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We'll not soon forget it.

The passing winter has been one to be remembered in various ways, especially the fuel shortage. The sight of numerous children, with some women, and a few men dragging homeward their allotted hundred pounds, is something new in Medford. The inclement days and icy streets made conditions bad enough, but the stuff they got was deficient in heating quality, containing a large per cent of non-burnable refuse. The cost of railway service to haul from the mines, the woman and child power to haul home, and the certain per cent of the energy of the real coal to heat somewhat this refuse in the effort to burn, contribute to waste rather than conservation, of which so much is now being said and written. Even the ash men of the city have found an increase in their labor in carting the waste to the city dumps. It would be well if the political economists would investigate, whether or no the “dear public” haven't paid for a lot of former years' waste in this season's “run of mine coal,” in which householders find double the former waste. [p. 22]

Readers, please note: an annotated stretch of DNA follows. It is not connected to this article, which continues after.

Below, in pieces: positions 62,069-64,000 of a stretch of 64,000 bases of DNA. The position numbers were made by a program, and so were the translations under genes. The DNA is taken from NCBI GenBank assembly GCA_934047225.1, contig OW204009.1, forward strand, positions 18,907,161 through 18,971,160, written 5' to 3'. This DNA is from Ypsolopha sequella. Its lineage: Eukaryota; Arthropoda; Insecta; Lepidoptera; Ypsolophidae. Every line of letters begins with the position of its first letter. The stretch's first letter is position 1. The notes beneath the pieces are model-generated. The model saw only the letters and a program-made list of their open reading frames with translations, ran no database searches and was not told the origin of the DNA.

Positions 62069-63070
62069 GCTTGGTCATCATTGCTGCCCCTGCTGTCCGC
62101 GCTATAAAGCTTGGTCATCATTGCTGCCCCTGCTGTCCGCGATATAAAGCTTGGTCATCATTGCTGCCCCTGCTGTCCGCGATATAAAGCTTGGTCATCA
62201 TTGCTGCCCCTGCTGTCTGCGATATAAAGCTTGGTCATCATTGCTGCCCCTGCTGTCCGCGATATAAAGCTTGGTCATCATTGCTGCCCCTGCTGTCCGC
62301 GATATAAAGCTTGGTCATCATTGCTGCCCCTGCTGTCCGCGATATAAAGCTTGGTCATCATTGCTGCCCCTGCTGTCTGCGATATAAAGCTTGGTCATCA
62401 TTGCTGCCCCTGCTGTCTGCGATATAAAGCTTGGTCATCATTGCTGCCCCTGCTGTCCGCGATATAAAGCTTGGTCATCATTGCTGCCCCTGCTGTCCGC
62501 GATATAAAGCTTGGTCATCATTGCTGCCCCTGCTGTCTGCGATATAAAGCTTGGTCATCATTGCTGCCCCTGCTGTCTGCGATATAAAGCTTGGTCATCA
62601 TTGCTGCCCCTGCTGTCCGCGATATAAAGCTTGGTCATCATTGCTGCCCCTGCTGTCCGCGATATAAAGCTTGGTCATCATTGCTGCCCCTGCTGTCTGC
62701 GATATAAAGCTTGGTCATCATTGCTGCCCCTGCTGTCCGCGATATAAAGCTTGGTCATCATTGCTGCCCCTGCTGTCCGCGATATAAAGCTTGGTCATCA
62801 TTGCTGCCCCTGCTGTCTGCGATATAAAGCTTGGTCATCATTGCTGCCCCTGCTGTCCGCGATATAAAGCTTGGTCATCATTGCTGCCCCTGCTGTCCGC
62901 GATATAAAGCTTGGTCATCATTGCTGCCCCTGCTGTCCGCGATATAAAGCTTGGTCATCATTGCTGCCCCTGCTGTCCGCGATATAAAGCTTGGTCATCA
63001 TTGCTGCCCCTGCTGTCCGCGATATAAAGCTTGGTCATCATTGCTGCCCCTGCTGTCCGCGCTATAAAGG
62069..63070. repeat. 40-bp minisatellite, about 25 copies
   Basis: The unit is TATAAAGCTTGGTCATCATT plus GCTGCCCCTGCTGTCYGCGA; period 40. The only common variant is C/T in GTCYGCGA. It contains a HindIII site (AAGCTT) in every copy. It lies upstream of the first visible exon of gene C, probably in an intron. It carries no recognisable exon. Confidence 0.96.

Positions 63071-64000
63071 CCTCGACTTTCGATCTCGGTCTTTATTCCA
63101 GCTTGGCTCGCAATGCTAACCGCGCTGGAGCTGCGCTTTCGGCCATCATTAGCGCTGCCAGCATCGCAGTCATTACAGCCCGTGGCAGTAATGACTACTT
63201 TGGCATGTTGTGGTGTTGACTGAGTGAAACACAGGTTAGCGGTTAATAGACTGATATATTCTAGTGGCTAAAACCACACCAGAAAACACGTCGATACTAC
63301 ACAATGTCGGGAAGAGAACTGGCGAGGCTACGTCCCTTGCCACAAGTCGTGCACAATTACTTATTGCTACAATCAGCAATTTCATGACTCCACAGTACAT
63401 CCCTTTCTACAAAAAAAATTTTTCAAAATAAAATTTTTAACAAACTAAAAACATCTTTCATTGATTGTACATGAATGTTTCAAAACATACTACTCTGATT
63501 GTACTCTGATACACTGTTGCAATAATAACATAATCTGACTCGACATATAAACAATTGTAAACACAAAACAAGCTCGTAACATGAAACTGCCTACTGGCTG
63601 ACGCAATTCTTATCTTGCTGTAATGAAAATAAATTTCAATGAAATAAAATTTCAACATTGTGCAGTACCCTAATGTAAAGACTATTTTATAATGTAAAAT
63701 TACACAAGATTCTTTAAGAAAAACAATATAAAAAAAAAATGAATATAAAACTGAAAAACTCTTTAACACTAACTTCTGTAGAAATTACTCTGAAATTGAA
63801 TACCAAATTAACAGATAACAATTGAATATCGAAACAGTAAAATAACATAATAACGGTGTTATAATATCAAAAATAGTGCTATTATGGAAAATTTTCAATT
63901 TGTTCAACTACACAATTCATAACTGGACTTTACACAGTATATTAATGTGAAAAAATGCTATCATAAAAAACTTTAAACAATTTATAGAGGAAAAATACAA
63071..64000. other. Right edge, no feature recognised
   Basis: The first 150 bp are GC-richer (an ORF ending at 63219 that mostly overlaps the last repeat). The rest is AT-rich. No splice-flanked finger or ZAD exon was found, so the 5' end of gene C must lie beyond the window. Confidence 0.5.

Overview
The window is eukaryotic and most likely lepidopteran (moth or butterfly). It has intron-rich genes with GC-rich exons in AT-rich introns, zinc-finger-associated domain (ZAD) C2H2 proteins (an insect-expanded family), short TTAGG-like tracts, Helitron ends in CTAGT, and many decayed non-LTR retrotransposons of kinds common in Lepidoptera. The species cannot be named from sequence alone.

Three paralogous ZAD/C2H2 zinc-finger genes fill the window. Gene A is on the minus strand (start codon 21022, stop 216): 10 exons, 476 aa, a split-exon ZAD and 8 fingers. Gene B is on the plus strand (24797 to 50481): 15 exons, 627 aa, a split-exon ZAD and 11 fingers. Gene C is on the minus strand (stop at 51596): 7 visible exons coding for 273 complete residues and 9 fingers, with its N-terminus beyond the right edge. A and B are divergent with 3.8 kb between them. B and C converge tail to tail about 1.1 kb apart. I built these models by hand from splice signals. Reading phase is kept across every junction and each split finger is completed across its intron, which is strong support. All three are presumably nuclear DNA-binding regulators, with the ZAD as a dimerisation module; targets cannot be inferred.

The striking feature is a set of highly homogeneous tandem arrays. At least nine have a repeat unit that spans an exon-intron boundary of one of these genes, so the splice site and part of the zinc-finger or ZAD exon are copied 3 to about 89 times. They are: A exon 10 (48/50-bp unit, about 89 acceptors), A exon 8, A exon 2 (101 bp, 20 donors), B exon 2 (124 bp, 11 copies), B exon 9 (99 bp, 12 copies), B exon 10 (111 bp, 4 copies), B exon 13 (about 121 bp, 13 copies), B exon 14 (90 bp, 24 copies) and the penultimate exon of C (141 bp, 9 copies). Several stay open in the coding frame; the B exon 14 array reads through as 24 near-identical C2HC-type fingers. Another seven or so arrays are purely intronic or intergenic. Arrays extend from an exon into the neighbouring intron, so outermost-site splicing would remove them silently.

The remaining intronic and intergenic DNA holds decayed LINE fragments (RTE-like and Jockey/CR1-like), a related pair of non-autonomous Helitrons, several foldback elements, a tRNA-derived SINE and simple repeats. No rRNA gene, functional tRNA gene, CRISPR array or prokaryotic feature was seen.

The complex weather conditions that first made icy the streets, and later light snow fall, lightened the children's labors a little in the use of their sleds, but when in a day almost everywhere the bare ground appeared, the boys were unprepared with wheels. Their tug and pull was pitiful to see. But the Medford boys (and girls too) are plucky, and inventive as well, as some of their improvised coal carts are witness. Once the coveted coal card secured from the fuel office, the procession moved on.

And then the water troubles. Sunday morning, December 30, the city woke to trouble; mercury eighteen degrees below zero, and henceforward plumbers, water department men, and electric men were in constant demand to thaw and mend, only to thaw and mend again. It was no uncommon sight, that of coal or coke fires across sidewalks over night, that the pick and shovel men might dig down next day to a depth never known to freeze before. In suffering the attendant discomforts we have learned how dependent we have become upon modern improvements, and for a time were worse off than our grandfathers.

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